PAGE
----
EXCLUSIVE | Three Gay Days: Rome Part One
Rome stimulates the eye, palette and mind, but the greatest Roman pleasures are the Romans themselves. Just when you want to yell Basta! ("Enough!") to classically chiseled statues, a new one will smile, zipping by on a Vespa.
With powerful social mores around family and religion holding sway, "gay" can be a complicated lifestyle in Rome. Catholicism's long, closeting shadow certainly doesn't help. But, in one of Rome's greatest ironies, it seems less like a city of God and more like a city founded to celebrate the human body -- mostly the male one.
Despite Benedict XVI's papal influence, you may see more public nudity on any giro ("stroll") through town than in Rome's museums: naked bodies carved in public squares, fountains, even embedded in the concrete of some buildings. No surprise that so much of gay Rome prefers it al fresco.
Doing as the gay Romans do, however, sometimes requires an ArciGay -- or ArciLesbica -- membership card (Via Goito 35b; +39-06-64-501-102). Although foreigners are often forgiven, many nightspots deny or charge for entrance without this "proof of identity" from the national LGBTQ association. With it, admission is usually free.
Absorbing Rome's 'Best Of' in three days is possible, but with a week you will see a different city entirely. No matter how long you stay, though, settling into Rome's utterly human rhythm will leave you a little Italian inside -- it's hard to let go of leisurely, wine-soaked, multi-hour dinners and gelato combined with post-meal meandering.
LAY OF THE LAND
A three-millennia-old work-in-progress, Rome can seem profoundly confusing and absurdly convoluted. The city is enormous, but the main drag of tourist musts, loosely centered around , is relatively manageable area.
Most of the ancient wonders, including the Colosseum and Roman Forum, are south of the piazza in the Centro Storico. To the north are the Villa Borghese and Spanish Steps while eastward lie the and the central train station, Roma Termini. Crowded among the winding baroque and medieval streets to the west's Trastevere area, are Piazza Navona's Bernini fountain, Campo de'Fiori and the Pantheon. The Vatican City lies further west, across the wandering Tiber River.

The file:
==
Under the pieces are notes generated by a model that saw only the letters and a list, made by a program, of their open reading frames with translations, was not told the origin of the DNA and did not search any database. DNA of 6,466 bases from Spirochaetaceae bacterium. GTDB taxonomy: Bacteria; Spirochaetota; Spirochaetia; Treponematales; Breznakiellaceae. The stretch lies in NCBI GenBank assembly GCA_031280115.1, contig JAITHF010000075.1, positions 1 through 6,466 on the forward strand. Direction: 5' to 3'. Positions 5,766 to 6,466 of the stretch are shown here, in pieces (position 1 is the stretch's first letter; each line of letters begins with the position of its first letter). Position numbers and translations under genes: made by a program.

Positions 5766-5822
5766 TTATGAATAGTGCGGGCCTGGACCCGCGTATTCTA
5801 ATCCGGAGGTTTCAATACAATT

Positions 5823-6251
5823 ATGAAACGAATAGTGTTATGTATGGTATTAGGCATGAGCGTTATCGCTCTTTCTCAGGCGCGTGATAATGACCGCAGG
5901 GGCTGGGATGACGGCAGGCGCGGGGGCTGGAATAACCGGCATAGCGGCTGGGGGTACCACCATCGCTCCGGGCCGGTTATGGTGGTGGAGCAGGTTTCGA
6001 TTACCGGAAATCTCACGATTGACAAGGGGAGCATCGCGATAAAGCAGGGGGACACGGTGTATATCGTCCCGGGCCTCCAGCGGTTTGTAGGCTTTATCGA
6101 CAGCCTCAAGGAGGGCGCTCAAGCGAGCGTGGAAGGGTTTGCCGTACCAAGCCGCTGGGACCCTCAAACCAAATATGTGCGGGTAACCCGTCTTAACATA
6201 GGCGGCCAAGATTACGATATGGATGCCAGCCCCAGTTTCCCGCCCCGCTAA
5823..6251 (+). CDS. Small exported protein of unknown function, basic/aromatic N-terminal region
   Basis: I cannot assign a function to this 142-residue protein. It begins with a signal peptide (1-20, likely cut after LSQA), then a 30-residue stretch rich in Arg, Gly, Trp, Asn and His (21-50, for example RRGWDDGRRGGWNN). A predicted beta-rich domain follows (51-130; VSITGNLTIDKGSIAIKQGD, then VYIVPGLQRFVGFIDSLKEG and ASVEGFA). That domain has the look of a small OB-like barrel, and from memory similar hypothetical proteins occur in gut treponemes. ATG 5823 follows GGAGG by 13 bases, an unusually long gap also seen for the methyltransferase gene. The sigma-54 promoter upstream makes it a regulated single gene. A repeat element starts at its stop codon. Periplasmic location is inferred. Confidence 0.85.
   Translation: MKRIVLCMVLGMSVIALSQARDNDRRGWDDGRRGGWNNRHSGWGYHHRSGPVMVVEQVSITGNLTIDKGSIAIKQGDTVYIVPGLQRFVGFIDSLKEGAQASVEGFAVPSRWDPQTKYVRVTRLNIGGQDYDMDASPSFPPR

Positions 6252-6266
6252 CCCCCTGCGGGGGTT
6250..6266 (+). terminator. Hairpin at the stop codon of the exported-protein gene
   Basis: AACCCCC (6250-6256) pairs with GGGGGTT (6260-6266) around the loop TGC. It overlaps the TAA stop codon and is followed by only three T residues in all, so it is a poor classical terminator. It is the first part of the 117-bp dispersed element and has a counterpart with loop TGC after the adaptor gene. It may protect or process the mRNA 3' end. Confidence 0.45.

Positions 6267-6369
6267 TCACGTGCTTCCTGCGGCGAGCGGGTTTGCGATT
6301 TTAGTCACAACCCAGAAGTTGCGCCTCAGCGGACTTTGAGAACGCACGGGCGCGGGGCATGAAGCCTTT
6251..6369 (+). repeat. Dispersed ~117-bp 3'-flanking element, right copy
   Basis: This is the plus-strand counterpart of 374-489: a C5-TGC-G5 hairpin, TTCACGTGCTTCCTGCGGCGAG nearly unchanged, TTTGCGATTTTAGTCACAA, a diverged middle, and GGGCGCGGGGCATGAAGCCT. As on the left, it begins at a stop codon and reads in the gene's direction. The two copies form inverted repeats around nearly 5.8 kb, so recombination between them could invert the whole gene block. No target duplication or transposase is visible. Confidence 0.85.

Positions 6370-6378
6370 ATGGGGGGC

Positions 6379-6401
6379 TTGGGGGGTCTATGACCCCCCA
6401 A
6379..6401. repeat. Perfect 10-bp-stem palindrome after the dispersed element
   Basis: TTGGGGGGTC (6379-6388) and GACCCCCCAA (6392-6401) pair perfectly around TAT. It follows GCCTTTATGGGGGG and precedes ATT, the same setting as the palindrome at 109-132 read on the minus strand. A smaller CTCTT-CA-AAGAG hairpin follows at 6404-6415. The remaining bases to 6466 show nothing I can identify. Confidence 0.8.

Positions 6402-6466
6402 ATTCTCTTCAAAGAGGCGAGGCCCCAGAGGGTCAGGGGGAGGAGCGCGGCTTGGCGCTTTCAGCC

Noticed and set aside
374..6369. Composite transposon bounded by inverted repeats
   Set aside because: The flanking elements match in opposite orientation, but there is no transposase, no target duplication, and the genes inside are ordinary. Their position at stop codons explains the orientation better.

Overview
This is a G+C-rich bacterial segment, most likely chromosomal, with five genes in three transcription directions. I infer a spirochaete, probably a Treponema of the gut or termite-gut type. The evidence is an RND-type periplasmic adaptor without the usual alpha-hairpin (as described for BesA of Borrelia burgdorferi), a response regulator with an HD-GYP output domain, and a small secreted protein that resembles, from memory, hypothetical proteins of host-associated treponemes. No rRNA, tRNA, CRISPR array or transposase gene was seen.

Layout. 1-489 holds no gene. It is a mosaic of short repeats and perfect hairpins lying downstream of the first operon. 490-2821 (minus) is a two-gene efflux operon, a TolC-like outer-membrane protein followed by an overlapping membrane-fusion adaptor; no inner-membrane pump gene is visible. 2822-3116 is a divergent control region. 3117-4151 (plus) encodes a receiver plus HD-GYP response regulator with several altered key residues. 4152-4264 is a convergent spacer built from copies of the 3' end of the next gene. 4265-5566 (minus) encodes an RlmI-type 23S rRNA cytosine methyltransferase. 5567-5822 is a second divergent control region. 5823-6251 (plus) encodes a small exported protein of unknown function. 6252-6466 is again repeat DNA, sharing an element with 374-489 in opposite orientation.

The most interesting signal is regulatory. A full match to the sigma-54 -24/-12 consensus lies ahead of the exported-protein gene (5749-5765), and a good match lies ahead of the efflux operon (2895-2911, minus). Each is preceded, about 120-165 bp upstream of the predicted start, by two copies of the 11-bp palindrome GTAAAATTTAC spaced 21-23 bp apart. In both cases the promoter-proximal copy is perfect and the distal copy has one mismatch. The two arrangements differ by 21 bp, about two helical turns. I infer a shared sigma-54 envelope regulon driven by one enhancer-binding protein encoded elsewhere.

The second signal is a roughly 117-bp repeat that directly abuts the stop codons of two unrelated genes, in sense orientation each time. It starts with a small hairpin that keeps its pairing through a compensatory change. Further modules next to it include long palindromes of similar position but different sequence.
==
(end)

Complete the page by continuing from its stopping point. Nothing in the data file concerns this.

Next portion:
Central Rome is best seen on foot. With some of the most frenzied and chaotic traffic west of Istanbul, driving and buses in the city center are a nightmare. Even crossing the streets can be hair-raising. Have confidence, and don't hesitate. If you have cold feet, just follow other crossers.
Finding a comfortable, well-located, and explicitly gay-friendly or LGBT-owned accommodation is Rome is not easy. Luckily, same-sex partners traveling together can expect tacit understanding from most hotel staffs.
Well-positioned to the sights for the price, the gay-owned Ares Rooms (Via Domenichino 7; +39-06-474-4525; 30+ EUR) are comfortable, if spartan. Halfway between Piazza Venezia and Roma Termini station, the bed and breakfast is a short walk through a park to the Colosseum.
Along the oh-so-chic Via Veneto, and just below the sprawling, private estate-cum-public gardens of the Villa Borghese, The Westin's Excelsior (Via Vittorio Veneto 125; +39-06-470-81; 315+ EUR) more properly resembles a palace than a hotel. Easily Rome's most opulent hotel, with exceptional amenities and a staff to match, this is pampering at its finest.
Within sight of the Spanish Steps and the chlorinated, Hollywood splendor of the Trevi Fountain the La Sistina, outpost of Casa Howard Boutique Guesthouse (Via Sistina 149; +39-06-699-24555; 150+ EUR), is undeniably unique. The work of top Italian interior designer, Tommaso Ziffer, even the aptly named Zebra Room is elegant.
Hugging Campo de'Fiori and Piazza Navona, the Albergo del Sole (Via del Biscione 76; +39-06-687-9446; 65+ EUR) is better located -- and more reasonably priced -- than most other accommodations. The rooms, while comfortable, won't inspire staying in -- or impress unexpected guests.